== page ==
In-situ Growth of Superconducting MgB2 Thin Films.

Kenji Ueda and Michio Naito
Materials Science Laboratory

@The recent discovery of superconductivity at 39 K in MgB2 [1] has generated great interest in both basic science and practical applications. MgB2 has the highest superconducting transition temperature (Tc) among non-oxide materials and its Tc is close to that of La2-xBax(or Srx)CuO4, which were the first high- Tc superconductors. The Tc is slightly higher than the theoretical upper limit predicted for phonon-mediated superconductivity, which had been widely accepted until the discovery of superconducting cuprates. Therefore it is important to clarify the superconducting pairing mechanism of MgB2, for which tunneling spectroscopy on the clean surface of thin films of MgB2 should provide the most definite evidence. With a view to superconducting electronics applications, the thin film form of MgB2 is also required. MgB2 is a promising material for preparing Josephson junctions because it has a simpler crystal structure, fewer material complexities, and a longer coherence length (` 5 nm) than cuprates in spite of its lower Tc. This scientific and practical interest triggered intensive efforts to prepare high-quality thin films of MgB2.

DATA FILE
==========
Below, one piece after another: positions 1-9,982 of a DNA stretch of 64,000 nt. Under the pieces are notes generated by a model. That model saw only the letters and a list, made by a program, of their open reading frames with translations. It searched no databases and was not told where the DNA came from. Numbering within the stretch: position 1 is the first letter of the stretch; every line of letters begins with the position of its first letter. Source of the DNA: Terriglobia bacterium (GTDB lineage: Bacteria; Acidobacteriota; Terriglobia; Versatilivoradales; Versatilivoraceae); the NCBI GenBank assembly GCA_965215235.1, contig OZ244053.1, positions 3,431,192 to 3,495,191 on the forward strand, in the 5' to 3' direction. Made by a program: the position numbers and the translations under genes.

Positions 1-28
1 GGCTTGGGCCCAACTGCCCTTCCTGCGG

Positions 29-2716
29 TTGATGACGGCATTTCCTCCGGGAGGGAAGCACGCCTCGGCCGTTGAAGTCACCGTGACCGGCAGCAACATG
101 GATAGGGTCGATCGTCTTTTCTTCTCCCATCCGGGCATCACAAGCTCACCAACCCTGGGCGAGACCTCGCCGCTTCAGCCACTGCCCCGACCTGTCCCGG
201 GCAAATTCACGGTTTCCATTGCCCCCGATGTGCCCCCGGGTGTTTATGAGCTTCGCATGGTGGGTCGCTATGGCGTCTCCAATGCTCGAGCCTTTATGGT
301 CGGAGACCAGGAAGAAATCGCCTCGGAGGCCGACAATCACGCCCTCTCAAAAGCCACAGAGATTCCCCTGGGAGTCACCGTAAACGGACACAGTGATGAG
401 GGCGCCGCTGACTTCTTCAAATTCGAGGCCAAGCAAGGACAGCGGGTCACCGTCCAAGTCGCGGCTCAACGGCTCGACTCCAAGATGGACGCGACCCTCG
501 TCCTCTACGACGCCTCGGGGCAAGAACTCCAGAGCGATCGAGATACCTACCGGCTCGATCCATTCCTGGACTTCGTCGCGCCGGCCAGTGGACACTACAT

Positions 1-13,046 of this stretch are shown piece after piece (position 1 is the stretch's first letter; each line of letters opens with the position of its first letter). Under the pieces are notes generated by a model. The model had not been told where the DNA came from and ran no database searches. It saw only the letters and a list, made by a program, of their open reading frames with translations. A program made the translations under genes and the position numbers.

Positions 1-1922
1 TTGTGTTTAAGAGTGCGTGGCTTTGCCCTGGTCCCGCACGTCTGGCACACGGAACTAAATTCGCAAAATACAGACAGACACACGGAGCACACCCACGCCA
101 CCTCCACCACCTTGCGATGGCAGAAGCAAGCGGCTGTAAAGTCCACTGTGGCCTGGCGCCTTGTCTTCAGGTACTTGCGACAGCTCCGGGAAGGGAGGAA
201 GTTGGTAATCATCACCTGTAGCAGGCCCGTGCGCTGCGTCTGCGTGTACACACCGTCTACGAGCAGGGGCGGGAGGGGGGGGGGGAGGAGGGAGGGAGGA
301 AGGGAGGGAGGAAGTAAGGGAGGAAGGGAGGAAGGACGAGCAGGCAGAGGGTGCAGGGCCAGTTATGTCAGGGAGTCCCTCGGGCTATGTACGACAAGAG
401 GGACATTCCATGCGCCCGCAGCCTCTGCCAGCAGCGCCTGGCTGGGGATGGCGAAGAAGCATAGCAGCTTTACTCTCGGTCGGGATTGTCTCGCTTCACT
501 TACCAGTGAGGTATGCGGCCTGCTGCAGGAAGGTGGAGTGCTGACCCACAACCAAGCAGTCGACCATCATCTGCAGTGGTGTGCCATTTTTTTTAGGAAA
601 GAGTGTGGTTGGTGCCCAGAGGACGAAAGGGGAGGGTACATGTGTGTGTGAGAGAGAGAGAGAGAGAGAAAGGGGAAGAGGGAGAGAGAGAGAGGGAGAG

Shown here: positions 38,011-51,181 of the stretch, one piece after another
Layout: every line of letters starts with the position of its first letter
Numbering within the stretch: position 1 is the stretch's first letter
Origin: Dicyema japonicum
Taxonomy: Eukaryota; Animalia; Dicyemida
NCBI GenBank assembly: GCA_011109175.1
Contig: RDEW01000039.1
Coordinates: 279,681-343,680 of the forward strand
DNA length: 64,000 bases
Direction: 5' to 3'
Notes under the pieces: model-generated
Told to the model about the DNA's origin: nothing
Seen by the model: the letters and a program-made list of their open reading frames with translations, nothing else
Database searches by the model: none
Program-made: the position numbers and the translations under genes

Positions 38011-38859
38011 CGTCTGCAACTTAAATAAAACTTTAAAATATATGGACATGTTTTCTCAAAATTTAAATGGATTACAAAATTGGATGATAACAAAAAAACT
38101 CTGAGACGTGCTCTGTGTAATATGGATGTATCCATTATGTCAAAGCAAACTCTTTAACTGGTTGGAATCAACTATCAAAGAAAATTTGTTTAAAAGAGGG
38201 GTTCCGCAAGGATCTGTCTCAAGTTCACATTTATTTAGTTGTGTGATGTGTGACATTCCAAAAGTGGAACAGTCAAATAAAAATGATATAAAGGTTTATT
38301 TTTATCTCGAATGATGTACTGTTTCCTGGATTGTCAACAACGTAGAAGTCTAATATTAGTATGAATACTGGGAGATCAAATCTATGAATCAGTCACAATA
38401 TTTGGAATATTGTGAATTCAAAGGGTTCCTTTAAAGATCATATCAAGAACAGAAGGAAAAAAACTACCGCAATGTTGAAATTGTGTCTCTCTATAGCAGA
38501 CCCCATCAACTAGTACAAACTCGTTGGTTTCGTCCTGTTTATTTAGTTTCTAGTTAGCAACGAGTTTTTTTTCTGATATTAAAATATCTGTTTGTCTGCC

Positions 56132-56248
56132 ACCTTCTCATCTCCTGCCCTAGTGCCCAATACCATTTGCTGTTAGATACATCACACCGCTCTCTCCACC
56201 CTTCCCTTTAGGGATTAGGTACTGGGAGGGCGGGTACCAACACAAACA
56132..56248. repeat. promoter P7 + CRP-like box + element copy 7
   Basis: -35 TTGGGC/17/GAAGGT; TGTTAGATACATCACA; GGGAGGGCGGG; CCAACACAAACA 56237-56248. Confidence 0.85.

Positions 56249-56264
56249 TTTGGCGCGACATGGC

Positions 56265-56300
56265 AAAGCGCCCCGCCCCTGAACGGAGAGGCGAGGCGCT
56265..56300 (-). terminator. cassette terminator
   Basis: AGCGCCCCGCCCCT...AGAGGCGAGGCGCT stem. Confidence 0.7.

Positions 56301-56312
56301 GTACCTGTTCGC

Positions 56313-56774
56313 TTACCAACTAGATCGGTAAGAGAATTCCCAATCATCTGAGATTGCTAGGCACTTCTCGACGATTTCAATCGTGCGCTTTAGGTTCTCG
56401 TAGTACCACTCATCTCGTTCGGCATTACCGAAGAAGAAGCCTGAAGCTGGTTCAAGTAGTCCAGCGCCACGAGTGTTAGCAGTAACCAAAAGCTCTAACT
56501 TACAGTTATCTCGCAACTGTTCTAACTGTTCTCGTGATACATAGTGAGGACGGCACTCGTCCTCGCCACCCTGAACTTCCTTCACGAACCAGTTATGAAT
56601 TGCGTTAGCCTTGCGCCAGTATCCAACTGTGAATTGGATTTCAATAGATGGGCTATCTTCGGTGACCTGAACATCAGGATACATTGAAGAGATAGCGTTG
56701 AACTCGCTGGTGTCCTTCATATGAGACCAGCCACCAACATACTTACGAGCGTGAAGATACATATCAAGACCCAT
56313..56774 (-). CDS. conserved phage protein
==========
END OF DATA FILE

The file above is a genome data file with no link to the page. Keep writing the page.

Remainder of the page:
@The preparation of thin films of this rather simple intermetallic compound is impeded by the large difference between the vapor pressures of Mg and B. Therefore, most initial efforts employed the "two-step synthesis" in which amorphous B or Mg-B composite precursors are annealed at elevated temperatures with excess Mg in a sealed tube. However, this method is unsuitable for the fabrication of Josephson junctions or multilayers [2]. We used a different approach to avoid this problem and have recently succeeded in preparing the first ever as-grown MgB2 films by using molecular beam epitaxy [3]. This success was achieved by reducing the growth temperature to as low as 300Ž. The Tc is 35 K, which is close to the Tc of bulk MgB2. The in-situ growth of MgB2 films should enable substantial progress to be made toward the fabrication of Josephson junctions.

[1] J. Nagamatsu et al., Nature 410 (2000) 63.
[2] K. Ueda, M. Naito, Studies of High Temperature Superconductors, in press.
[3] K. Ueda, M. Naito, Appl. Phys. Lett. 79 (2001) 2046.

Fig. 1. Crystal structures of MgB2.
Fig. 2. Temperature dependence of resistivity of MgB2 thin film.

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